common health myths

Five Common Health Myths Debunked

Health myths can be particularly difficult to stamp out. When you’re raised with a false bit of wisdom that came from a well-meaning authority figure, it can seem like gospel. 
You may have held that belief for many years, carefully followed the advice, and shared it with other people along the way. After all that, it can be hard to let go.
So try to keep an open mind as you read through this list of five common health myths.

Eating Carrots Will Improve Your Eyesight

This health myth has a grain of truth to it, as carrots are rich in beta carotene. That’s an antioxidant that your body converts into vitamin A—which is essential in maintaining your vision.

However, the chances are very high that you already get enough vitamin A in your diet. So eating more carrots won’t improve your vision.

It’s true that research has shown that beta carotene can help people with age-related macular degeneration (AMD). But that research involved high-dose beta carotene formulas, not the lower amounts you’ll get from eating carrots.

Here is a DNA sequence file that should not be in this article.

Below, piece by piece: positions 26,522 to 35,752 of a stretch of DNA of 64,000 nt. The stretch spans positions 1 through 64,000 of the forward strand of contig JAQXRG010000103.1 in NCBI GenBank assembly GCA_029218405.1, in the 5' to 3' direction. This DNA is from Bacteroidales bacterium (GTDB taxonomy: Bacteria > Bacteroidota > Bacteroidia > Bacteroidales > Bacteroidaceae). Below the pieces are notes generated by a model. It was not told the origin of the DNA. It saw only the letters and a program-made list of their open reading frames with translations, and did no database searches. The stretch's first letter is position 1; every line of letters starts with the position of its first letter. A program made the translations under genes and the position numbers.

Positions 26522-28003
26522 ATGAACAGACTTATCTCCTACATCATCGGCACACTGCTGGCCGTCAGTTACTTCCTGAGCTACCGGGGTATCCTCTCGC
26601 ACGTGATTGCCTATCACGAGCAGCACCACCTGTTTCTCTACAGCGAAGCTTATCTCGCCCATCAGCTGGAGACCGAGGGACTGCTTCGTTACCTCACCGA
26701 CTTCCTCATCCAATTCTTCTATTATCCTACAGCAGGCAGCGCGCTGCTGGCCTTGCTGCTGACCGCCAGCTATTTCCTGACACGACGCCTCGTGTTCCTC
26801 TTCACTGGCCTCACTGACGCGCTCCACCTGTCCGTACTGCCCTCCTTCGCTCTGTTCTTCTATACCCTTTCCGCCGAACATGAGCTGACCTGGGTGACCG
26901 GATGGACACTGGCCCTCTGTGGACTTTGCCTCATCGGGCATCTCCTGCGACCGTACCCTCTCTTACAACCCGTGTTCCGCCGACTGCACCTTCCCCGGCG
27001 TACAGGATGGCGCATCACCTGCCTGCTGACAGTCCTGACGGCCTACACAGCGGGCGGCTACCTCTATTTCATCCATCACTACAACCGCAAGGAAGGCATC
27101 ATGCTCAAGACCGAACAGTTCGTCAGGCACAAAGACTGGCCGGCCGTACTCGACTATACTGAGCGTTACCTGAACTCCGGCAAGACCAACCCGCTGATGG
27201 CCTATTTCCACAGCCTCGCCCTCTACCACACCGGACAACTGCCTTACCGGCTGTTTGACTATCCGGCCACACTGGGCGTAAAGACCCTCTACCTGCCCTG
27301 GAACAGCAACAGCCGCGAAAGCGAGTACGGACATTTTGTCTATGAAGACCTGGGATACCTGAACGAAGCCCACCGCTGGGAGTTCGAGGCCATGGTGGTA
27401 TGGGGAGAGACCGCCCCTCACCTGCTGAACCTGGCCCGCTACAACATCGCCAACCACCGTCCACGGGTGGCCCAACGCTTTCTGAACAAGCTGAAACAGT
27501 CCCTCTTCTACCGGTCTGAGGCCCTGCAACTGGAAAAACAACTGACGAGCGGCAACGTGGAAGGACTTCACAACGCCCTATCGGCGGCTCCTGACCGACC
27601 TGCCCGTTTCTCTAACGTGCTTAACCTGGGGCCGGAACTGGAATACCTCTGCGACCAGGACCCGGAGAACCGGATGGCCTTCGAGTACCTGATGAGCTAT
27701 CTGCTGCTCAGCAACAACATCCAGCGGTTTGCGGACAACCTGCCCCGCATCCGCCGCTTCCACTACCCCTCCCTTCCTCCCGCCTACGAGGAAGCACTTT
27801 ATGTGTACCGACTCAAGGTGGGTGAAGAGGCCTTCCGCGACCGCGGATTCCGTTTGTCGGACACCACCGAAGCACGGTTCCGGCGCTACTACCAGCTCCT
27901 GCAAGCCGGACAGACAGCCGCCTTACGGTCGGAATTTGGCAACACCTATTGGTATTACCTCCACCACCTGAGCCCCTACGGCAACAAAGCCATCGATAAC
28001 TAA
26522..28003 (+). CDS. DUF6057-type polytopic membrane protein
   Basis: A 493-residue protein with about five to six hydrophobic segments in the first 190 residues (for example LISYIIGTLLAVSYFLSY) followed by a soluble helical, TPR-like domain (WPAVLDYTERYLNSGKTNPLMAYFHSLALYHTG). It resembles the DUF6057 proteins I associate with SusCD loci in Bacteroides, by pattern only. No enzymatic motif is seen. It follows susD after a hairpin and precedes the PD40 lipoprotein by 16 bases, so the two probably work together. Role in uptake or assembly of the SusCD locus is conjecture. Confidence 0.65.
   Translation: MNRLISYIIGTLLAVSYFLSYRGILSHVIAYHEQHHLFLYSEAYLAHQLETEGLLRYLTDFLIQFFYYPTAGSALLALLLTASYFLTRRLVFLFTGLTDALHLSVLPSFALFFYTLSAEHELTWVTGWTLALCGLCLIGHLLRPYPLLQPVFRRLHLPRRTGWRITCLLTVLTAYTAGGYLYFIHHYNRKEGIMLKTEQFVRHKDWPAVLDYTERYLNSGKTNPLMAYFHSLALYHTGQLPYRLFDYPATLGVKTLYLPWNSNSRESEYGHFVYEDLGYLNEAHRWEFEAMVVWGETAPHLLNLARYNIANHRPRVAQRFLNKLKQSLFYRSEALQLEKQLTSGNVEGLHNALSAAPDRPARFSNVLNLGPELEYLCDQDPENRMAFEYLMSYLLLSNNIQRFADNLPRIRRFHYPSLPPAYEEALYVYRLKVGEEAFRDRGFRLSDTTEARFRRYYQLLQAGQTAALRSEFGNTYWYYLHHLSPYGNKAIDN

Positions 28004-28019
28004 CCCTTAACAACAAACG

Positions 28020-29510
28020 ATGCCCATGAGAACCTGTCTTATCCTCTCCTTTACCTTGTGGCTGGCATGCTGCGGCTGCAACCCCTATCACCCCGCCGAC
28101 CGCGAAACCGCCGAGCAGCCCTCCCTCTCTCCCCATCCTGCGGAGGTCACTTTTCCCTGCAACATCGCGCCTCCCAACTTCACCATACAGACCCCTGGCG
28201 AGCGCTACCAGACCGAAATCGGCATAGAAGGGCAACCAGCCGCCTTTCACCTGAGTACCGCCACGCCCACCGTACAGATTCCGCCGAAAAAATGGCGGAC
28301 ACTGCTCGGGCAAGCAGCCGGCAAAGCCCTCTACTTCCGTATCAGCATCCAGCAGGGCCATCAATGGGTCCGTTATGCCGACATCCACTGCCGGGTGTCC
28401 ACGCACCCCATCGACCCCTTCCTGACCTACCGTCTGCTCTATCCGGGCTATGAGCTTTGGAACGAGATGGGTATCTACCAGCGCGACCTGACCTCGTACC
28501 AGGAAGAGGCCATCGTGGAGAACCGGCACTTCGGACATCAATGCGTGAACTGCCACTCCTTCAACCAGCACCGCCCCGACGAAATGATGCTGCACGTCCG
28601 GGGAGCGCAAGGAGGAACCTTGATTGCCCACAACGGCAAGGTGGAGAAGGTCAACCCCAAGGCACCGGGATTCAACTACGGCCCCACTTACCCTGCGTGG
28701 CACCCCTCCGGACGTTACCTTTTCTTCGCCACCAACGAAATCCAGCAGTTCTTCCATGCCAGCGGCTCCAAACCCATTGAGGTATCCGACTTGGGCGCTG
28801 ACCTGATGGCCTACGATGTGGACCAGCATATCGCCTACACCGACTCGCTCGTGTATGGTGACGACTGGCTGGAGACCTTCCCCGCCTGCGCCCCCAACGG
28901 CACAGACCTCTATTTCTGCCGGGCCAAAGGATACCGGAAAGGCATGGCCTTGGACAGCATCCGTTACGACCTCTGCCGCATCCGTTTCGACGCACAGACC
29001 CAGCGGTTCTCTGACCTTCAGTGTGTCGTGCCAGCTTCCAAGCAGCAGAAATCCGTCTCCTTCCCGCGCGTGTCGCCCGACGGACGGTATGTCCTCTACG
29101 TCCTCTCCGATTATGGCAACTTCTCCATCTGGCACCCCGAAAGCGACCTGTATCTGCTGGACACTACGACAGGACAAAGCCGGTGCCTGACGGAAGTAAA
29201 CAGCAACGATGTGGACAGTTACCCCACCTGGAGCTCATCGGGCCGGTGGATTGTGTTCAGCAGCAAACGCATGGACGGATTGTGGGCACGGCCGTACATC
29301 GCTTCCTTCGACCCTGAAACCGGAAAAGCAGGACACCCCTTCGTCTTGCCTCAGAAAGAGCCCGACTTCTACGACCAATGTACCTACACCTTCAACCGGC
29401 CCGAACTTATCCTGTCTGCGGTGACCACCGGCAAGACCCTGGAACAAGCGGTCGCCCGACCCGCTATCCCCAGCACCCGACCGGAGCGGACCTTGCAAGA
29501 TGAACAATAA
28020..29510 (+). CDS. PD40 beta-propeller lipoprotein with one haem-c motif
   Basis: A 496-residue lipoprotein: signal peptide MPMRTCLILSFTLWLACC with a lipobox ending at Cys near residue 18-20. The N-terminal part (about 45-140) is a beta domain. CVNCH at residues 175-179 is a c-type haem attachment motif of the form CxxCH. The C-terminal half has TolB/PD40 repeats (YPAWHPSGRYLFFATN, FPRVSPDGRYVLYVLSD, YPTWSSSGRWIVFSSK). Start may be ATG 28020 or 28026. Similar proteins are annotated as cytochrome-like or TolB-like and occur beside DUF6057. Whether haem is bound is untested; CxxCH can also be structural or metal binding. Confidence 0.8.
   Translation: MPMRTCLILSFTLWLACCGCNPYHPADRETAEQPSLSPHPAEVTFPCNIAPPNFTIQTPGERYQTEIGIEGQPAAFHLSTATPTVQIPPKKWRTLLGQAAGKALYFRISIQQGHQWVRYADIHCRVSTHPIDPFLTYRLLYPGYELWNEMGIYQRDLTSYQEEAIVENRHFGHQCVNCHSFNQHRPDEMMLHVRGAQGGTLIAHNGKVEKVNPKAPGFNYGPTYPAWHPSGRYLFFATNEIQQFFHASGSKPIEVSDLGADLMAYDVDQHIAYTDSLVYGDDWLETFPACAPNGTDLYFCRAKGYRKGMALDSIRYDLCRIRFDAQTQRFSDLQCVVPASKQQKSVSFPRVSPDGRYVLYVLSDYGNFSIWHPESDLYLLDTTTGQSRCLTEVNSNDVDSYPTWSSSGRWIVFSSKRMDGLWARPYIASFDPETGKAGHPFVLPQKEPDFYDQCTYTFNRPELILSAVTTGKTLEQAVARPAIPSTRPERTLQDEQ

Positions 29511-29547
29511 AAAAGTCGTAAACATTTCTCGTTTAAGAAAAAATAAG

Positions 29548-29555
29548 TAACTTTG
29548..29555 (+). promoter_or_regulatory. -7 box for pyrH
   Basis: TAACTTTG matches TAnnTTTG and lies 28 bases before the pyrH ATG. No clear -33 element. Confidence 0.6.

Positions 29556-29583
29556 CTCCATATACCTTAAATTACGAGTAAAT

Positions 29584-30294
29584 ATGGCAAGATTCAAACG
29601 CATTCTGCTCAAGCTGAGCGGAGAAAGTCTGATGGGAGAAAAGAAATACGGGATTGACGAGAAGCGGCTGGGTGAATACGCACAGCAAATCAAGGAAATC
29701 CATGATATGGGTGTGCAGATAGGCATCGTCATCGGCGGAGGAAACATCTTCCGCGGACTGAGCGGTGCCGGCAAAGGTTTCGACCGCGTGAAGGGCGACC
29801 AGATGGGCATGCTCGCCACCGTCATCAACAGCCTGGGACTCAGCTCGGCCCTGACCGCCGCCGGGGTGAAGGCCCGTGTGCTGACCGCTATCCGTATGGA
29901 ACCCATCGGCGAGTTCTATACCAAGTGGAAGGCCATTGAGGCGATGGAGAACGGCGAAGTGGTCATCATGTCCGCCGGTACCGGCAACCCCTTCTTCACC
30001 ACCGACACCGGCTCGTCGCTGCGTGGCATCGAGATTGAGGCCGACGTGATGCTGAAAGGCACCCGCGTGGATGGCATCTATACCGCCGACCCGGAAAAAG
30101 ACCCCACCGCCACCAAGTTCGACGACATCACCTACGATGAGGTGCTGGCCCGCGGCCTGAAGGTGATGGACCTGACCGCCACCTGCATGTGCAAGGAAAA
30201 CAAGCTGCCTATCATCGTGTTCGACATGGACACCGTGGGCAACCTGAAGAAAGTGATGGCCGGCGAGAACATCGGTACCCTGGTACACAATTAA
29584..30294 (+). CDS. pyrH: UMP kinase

Interestingly, this myth was popularized by the British Royal Air Force during World War II. In an effort to conceal their new radar technology, the RAF started a rumour to explain how its pilots were so successful at spotting enemy planes at night. The rumour was that British pilots ate lots of carrots.

Cracking Your Knuckles Causes Arthritis

When you crack a joint, what you’re really doing is slightly pulling the joint apart, which decreases the pressure in the fluid that lubricates the joint.

This pressure change allows bubbles to form and causes them to rapidly fluctuate. It’s this fluctuation that’s responsible for that satisfying cracking sound.

So, can these bubbles cause arthritis? There’s no reason to think so. A study from 2011 tried to find if there was any link between knuckle cracking and osteoarthritis and showed there was no connection.

You Can Catch a Cold From Being Cold